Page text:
FAA can enforce queries into viral ‘weaponized’ drone videos

July 25, 2016

A no drone sign warning sign from the Federal Aviation Administration is seen outside the Republican National Convention in Cleveland, Ohio

The FAA’s “no drone zone” warning sign outside the Republican National Convention in Cleveland, Ohio

A Connecticut father and son must comply with the Federal Aviation Agency’s investigative subpoenas seeking information regarding videos the son allegedly posted to YouTube showing “weaponized” unmanned aircraft systems, or drones, outfitted with handguns and flame-throwing contraptions.

The FAA has a legitimate purpose to investigate the videos Austin Haughwout allegedly posted to YouTube, U.S. District Judge Jeffrey A. Meyer of the District of Connecticut said.

The agency has the power to regulate aircraft, which Congress broadly defines as any device invented, used or designed to navigate or fly in the air, Judge Meyer said.

It also has the authority to ensure that no person operates an aircraft in a careless or reckless manner that could possibly endanger life or property, the judge added.

“There can be no dispute that the weaponized devices shown on the YouTube videos at least give rise to questions about possible danger to life or property,” Judge Meyer wrote, allowing the agency’s investigation to move forward.

Weaponized videos go viral

According to the ruling, the Haughwouts live in Clinton, Connecticut, a small town without an airfield or airport nearby.

In 2015 a YouTube user by the name of “Hogwit” posted two videos on YouTube — “Flying Gun” and “Roasting the Holiday Turkey.”

As of July 22, the videos are still available online at http://bit.ly/2a3PMLL and http://bit.ly/29X7gvR.

“Flying Gun” shows a small drone flying in a wooded area. A semiautomatic handgun mounted to the flying device fires a few times in the 14-second clip, according to the ruling.

“Roasting the Holiday Turkey” also takes place in a wooded area. The ruling described it as showing a small flying device with eight motors and an attached “flame-throwing contraption” roasting a turkey on a spit.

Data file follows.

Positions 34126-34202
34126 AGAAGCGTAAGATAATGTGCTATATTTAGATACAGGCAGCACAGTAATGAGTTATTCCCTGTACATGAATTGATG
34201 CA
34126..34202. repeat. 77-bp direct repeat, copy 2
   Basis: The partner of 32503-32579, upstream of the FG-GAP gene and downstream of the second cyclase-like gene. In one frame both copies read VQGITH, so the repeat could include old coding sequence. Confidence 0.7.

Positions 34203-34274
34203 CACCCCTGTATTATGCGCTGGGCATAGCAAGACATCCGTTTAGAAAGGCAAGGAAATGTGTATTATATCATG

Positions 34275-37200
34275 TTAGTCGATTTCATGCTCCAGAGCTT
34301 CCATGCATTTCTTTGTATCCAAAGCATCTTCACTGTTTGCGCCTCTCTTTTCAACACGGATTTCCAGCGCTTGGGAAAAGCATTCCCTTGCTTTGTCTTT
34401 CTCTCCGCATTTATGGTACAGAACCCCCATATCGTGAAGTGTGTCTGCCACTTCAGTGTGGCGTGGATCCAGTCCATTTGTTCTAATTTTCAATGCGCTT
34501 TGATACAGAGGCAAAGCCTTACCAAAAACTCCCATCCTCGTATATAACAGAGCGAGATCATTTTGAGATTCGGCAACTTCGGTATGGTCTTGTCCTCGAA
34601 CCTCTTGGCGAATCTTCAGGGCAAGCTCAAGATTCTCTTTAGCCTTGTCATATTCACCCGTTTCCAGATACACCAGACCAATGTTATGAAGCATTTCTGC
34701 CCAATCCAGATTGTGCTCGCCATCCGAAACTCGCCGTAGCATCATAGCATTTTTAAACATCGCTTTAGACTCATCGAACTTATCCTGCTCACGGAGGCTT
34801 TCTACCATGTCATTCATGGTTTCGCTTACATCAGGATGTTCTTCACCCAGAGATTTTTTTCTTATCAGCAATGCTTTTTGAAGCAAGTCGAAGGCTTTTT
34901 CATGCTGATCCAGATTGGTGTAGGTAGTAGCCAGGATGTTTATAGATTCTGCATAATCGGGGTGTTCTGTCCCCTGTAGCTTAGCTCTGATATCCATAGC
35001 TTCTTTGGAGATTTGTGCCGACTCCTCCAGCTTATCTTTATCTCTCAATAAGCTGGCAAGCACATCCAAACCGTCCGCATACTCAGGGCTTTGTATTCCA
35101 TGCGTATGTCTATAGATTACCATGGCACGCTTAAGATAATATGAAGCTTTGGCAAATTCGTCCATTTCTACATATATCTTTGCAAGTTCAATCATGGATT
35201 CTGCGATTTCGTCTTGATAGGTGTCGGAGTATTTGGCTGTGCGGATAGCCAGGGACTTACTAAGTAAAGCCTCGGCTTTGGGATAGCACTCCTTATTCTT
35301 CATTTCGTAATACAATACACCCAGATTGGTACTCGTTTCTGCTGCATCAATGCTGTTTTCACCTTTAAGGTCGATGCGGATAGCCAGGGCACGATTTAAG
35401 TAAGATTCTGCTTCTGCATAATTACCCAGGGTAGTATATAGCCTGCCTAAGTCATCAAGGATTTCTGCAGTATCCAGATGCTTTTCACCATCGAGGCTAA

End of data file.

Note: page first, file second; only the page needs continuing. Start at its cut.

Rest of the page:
The flame-throwing contraption spews “intense streams of fire,” the ruling said.

“At times, the tendrils of flame reach out 20 feet or so in length, and they ignite not only the turkey carcass but also wood debris on the ground below it,” Judge Meyer said.

FAA subpoenas ‘Hogwit’

After the videos went viral, the FAA traced the “Hogwit” YouTube account to Austin Haughwout, the ruling said.

The agency subpoenaed Haughwout and his father, Bret, who had corresponded with the FAA on his son’s behalf, Judge Meyer said.

The FAA sought any information regarding:

  • The use of an unmanned aircraft system and the brand, models, description or identifying data of the UAS used in the two videos.
  • The purchase or use of a flamethrower and a UAS.
  • Any aerial photographs or videography projects they conducted using a UAS.
  • Internet advertising revenues or compensation received from posting UAS videos or content to YouTube or other video-sharing sites.
  • Contact information for all persons present during the production of the “Flying Gun” and “Roasting the Holiday Turkey” videos.

The Haughwouts refused to respond to the subpoenas.

Despite Congress’ broad definition, they argued the devices were not “aircraft” subject to the FAA’s regulation.

Judge Meyer disagreed.

The FAA has the authority to investigate further, the judge said, noting the Haughwouts’ arguments may have more weight in a penalty enforcement action for flying drones on their own property.

“It seems clear to me that Congress intends for the FAA to regulate at least some drones owned by individuals,” the judge said, finding the agency had a legitimate interest to investigate further.

Judge Meyer gave the Haughwouts 30 days to respond to the subpoena unless the parties agreed upon another date.

He also noted his ruling did not prejudice any argument the Haughwouts may make about their constitutional privilege against self-incrimination.

Huerta v. Haughwout et al., No. 16-cv-358, 2016 WL 3919799 (D. Conn. July 18, 2016).